Our response to the Ministry of Justice’s Crime Lower Consultation

We’ve responded to the Ministry of Justice (MoJ’s) Crime Lower Consultation. This consultation follows on from the government’s response to the Criminal Legal Aid Independent Review (CLAIR) consultation in November 2022.

The consultation asks questions on:

  • police station funding and structure proposals
  • pre-charge engagement
  • youth court
  • prison law and criminal cases review commission work

Our view

In our response, we make clear that substantial investment is needed to safeguard the future of the criminal legal aid system.

We recognise that the injection of £16 million into police station and youth court work will be a welcome boost – albeit a small one – for those who will benefit from the fee increase.

However, it is significantly below the level of investment needed to create a sustainable future for criminal legal aid.

Inflation has been running at higher levels in the UK than anywhere else in Europe.

This has had a significant impact on the ability of legal aid firms to cover costs, let alone make any sort of profit from lower crime work.

The level of the proposed increase in the consultation paper on individual police station fees is in most cases not sufficient to address the recruitment, retention, and sustainability issues raised in the 2021 Criminal Legal Aid Independent Review (CLAIR).

Recommendations from CLAIR report

We also note with disappointment that several recommendations in the CLAIR report have either been rejected or not progressed.

These include, but are not limited to, the recommendation that prison law fees should be subject to an increase and the move to a standard fee scheme in the police station.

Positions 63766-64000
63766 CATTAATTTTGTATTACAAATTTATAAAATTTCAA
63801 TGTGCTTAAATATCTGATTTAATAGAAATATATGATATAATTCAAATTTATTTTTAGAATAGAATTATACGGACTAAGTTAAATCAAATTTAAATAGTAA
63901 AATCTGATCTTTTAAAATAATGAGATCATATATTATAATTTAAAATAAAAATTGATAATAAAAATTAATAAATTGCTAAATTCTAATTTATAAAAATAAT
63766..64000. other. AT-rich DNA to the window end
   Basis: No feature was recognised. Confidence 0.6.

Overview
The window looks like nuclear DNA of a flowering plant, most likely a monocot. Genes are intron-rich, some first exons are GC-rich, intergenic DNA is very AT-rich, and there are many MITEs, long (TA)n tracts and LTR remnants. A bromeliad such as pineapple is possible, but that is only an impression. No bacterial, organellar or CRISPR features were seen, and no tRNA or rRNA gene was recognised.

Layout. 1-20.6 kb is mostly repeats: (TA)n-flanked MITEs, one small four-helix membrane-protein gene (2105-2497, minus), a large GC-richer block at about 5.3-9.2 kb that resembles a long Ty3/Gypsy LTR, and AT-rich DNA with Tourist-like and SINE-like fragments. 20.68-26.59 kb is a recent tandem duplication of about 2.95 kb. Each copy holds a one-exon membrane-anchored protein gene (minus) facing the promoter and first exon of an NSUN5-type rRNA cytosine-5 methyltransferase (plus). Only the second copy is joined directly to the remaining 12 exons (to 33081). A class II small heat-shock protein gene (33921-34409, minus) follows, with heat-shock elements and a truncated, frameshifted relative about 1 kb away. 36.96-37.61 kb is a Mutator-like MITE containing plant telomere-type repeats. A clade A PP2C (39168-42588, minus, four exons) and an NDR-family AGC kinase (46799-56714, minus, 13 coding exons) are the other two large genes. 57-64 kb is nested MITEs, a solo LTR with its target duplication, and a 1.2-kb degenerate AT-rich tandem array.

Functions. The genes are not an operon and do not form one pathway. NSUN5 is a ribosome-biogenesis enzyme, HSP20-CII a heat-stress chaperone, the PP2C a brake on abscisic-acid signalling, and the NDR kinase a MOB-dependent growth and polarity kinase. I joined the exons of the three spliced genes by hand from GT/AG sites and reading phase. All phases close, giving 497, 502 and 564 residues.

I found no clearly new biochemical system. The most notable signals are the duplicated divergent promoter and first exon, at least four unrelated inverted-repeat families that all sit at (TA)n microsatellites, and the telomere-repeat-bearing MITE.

No evidence-based explanation has been given for the wholesale rejection of an increase in prison law fees despite the rapid decline of approximately 85% in prison law providers in the last decade.

In particular, no consideration appears to have been given to the beneficial role that improved prison law services could play in ensuring prisoners are released when it is safe and appropriate to do so, thus alleviating the current crisis in prisoner numbers.

Standard fee scheme

We are also concerned about the lack of progress of the standard fee scheme.

The purpose of the standard fee scheme is to ensure there is a direct relationship between the amount of work required on a case, and the fee paid for that case.

This is a crucial step towards creating a sustainable funding system. Retaining the fixed fee model means that no progress has been made towards this vitally necessary goal.

In our response, we have questioned why reported issues around data have halted progress. Further, we are concerned that there is a reluctance to commission the data needed to create the scheme.